Danny Abriano, SNY.tv | Twitter |
Let's get this out of the way first...
Mets ace Jacob deGrom has six wins. Nationals ace Max Scherzer has 15 wins. It doesn't matter.
The won/loss stat for pitchers, which is almost completely useless, should have zero bearing on who wins the Cy Young Award. It's team-dependent. It's archaic. It doesn't tell us anything about the performance of the pitcher it's attached to. It should go the way of the Dodo bird.
Now, using numbers that actually matter, here's Jacob deGrom's Cy Young Award case
- DeGrom's 1.77 ERA is the best in baseball, a good deal better than Scherzer's 2.28 ERA.
- DeGrom's 2.20 FIP is the best in the NL and second-best in baseball, trailing only Chris Sale of the Red Sox. The stat measures effectiveness at preventing home runs, walks, hits by pitches, and generating strikeouts. Scherzer's FIP is 2.72.
- DeGrom has a 212 ERA+. The stat measures ERA adjusted to the park the pitcher is in. Scherzer's ERA+ is 186.
- DeGrom has allowed eight homers this season, which is the second-lowest rate (0.47 HR/9) in baseball. Scherzer has allowed 17 homers.
- DeGrom's 5.8 fWAR is the best in baseball.
- DeGrom's 25.1 percent soft hit percentage is the third-lowest in baseball.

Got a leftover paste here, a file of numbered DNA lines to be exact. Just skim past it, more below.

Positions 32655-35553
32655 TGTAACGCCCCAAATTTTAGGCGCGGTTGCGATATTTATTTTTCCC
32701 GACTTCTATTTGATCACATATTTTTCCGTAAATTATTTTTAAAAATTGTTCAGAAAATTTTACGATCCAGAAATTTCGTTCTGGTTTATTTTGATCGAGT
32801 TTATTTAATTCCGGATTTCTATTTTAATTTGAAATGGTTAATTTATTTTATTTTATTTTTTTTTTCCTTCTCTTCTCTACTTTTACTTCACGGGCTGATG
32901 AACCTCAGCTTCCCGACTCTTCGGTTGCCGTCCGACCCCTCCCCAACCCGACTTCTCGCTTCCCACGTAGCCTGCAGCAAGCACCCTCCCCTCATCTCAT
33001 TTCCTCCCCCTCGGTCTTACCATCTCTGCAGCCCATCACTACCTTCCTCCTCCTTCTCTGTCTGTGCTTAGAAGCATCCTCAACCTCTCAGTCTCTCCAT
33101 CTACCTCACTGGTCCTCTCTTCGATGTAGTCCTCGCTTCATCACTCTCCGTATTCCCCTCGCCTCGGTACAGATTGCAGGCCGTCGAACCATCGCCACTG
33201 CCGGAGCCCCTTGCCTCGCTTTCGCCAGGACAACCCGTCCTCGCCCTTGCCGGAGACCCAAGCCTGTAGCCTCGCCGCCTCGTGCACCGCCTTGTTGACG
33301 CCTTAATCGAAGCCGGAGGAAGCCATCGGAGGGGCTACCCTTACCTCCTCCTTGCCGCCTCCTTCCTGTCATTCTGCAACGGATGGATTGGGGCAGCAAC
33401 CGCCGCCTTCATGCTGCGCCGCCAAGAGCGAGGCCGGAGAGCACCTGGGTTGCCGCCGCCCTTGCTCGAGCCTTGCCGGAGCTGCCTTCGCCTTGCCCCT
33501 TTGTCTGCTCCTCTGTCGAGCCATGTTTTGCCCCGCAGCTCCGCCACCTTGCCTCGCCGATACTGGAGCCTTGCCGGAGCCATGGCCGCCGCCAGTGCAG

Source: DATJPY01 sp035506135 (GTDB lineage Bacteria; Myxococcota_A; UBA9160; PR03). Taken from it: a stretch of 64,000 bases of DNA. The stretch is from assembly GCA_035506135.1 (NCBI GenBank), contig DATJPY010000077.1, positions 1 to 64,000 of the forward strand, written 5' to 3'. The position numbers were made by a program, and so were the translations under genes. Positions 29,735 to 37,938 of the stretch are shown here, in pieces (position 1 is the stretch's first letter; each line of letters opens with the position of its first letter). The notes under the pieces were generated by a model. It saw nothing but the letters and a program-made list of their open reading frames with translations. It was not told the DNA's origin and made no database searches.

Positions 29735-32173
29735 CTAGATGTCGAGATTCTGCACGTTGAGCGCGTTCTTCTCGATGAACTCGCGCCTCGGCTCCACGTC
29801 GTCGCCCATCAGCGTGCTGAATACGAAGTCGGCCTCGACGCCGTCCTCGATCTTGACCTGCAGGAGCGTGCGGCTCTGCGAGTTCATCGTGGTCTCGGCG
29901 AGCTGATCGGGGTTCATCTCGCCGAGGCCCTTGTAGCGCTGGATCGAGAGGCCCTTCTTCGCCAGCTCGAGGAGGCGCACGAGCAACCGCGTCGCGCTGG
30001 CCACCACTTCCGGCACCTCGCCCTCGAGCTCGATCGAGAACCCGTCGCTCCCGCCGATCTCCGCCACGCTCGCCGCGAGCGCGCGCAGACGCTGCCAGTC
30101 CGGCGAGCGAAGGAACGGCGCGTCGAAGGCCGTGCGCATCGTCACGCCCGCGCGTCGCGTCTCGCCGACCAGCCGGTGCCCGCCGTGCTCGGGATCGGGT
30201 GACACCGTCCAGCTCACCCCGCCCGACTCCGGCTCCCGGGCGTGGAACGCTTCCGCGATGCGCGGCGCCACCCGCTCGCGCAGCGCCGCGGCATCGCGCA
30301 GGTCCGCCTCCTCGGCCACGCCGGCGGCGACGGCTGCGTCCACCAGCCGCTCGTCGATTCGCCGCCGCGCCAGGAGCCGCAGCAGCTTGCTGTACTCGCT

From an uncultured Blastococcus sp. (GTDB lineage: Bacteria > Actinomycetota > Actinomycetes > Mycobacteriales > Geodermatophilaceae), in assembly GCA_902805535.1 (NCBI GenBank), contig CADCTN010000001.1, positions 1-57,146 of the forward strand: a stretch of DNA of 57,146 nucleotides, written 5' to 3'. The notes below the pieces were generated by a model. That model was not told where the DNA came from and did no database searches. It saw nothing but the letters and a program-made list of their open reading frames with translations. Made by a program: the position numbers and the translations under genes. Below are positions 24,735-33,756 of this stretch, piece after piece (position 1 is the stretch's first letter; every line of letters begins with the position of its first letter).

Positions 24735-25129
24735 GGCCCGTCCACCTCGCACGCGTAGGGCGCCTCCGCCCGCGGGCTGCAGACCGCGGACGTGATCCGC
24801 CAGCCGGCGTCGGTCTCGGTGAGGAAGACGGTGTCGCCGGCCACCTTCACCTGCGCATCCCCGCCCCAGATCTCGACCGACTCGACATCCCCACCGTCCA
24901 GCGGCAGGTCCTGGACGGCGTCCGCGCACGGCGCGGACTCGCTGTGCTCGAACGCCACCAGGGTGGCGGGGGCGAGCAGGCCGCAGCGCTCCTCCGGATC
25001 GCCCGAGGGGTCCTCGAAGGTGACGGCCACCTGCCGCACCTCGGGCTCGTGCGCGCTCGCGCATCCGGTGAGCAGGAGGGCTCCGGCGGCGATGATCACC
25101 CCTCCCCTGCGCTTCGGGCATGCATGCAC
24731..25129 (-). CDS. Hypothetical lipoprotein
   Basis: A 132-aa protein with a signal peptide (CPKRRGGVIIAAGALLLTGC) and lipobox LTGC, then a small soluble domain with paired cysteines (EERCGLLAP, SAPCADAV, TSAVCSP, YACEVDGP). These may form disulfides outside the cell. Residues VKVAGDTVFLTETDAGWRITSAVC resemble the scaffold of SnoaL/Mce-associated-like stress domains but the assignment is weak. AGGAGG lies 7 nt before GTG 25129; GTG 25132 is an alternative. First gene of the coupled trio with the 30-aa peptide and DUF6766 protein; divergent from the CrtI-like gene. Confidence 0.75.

- The soft hit percentage above doesn't really mesh with deGrom's BABIP. It's .277, while Scherzer's is .249, suggesting deGrom has been a bit unlucky on balls that have been put in play.
- DeGrom has been so precise that he has thrown zero wild pitches this season. Scherzer has thrown four.
Here are the numbers in Scherzer's favor
- Scherzer's 0.90 WHIP is the third-best in baseball, a bit ahead of deGrom, whose 0.96 WHIP is the fifth-best.
- Scherzer's 216 strikeouts lead baseball, while deGrom's 183 strikeouts are tied for sixth-most in baseball. Scherzer's K/9 is 12.0, while deGrom's is 10.8.
- Scherzer has thrown slightly more innings -- 161.2 in 24 starts to deGrom's 152.1 in 23 starts.
Here is what should happen
If the above trends hold, deGrom should win the Cy Young Award.
No voter will let Scherzer's one additional start (if that's the way things end up) tip the scales in his favor. Perhaps some will take in to account the small WHIP gap, and some will be seduced by Scherzer's strikeouts (though his K rate has been dipping a bit lately).
But the totality of what deGrom is doing far outweighs him being behind Scherzer by a relatively small margin in terms of WHIP and a slightly bigger margin in terms of strikeouts.
Simply put, Jacob deGrom is having a season for the ages while Scherzer is not.
Some voters might look at deGrom's won/loss record and use it as a reason to not vote for him ahead of Scherzer. They shouldn't. Some voters might look at where the Mets are in the standings compared to Scherzer's Nationals and use that to knock deGrom down. They shouldn't.
In the grand scheme of things, these awards don't matter much. But if we are using them to determine who the best pitcher in baseball is during any given season, the answer in 2018 is simple: Jacob deGrom.